ANC rebel Julius Malema, South African President Jacob Zuma’s most prominent critic and an advocate of mining nationalisation, appears in court on Wednesday on corruption charges that his supporters say are politically motivated.
Police said they would close roads around the courthouse in Polokwane, the provincial capital of Malema’s native Limpopo, 350 km (220 miles) north of Johannesburg, for one of the biggest trials since the end of apartheid in 1994.
“No lawlessness will be tolerated and those who break the law will be arrested immediately,” a police statement said, ahead of a planned demonstration by thousands Malema’s supporters.
An arrest warrant was issued last week for the former ANC Youth League leader, with local media saying he was facing charges of fraud, corruption and money laundering in the awarding of government contracts in Limpopo.
Malema was expelled by the ruling African National Congress in April for causing rifts in the party, but has kept up his anti-Zuma tirades, saying the polygamist president should be removed since he pays more attention to his personal life than to running Africa’s biggest economy.
His supporters see him as an eventual leader of the ANC but at 31 he is too young to replace Zuma at the head of the party that has governed South Africa for nearly two decades.
The Youth League’s new leaders, who still back Malema, dismissed the charges as a politically motivated gambit to silence Zuma’s most vocal critic ahead of an ANC leadership election in December.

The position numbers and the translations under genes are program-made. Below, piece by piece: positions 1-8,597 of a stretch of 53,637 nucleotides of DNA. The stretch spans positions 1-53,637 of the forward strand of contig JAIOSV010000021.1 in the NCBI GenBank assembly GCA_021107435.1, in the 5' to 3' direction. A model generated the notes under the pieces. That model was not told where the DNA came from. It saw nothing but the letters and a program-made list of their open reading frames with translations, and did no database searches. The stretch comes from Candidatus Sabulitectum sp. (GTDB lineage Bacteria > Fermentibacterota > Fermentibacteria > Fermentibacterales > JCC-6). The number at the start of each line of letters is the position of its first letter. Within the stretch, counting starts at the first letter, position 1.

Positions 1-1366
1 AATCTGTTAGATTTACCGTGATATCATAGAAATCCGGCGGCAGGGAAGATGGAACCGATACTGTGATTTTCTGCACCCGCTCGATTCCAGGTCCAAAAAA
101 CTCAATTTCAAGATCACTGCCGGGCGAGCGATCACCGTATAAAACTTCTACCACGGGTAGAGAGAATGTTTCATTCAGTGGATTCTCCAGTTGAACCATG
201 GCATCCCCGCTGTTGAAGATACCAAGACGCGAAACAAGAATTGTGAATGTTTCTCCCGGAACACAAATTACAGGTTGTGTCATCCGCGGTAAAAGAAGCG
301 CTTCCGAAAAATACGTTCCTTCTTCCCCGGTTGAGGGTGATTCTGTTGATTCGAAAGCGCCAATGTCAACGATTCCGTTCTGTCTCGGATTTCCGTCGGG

“State institutions must never be used to settle political scores because that will plunge the country into a banana republic and confirms our view that we are becoming a police state,” they said in a statement.
Malema stormed back from the political wilderness in August, blaming Zuma’s administration for the police killing of 34 strikers at a platinum mine on August 16 – the deadliest security incident since the end of white-minority rule.
Malema’s supporters, who accuse Zuma of trying to sideline him ahead of the ANC election, are preparing a vigil on Tuesday night, with 15,000 people being bussed in to Polokwane, the daily Sowetan reported.
The ANC establishment has condemned Malema as an opportunist.
One of South Africa’s best political speakers, Malema rose from poverty with populist calls to seize white-owned farm land and for a government takeover of crucial sectors of Africa’s largest economy.
Styling himself an “economic freedom fighter”, he has revived a call for nationalisation of mines, an option so far shunned by the government because it would bankrupt the country but whose spectre unnerves investors in a sector producing about 6 percent of national economic output.
With a penchant for expensive cars, Swiss watches and champagne parties, Malema has been under investigation by the police’s elite Hawks detective division for alleged corruption relating to government contracts in Limpopo.
Malema has also been given a bill for nearly $2 million for unpaid taxes, the South African Revenue Service said at the weekend.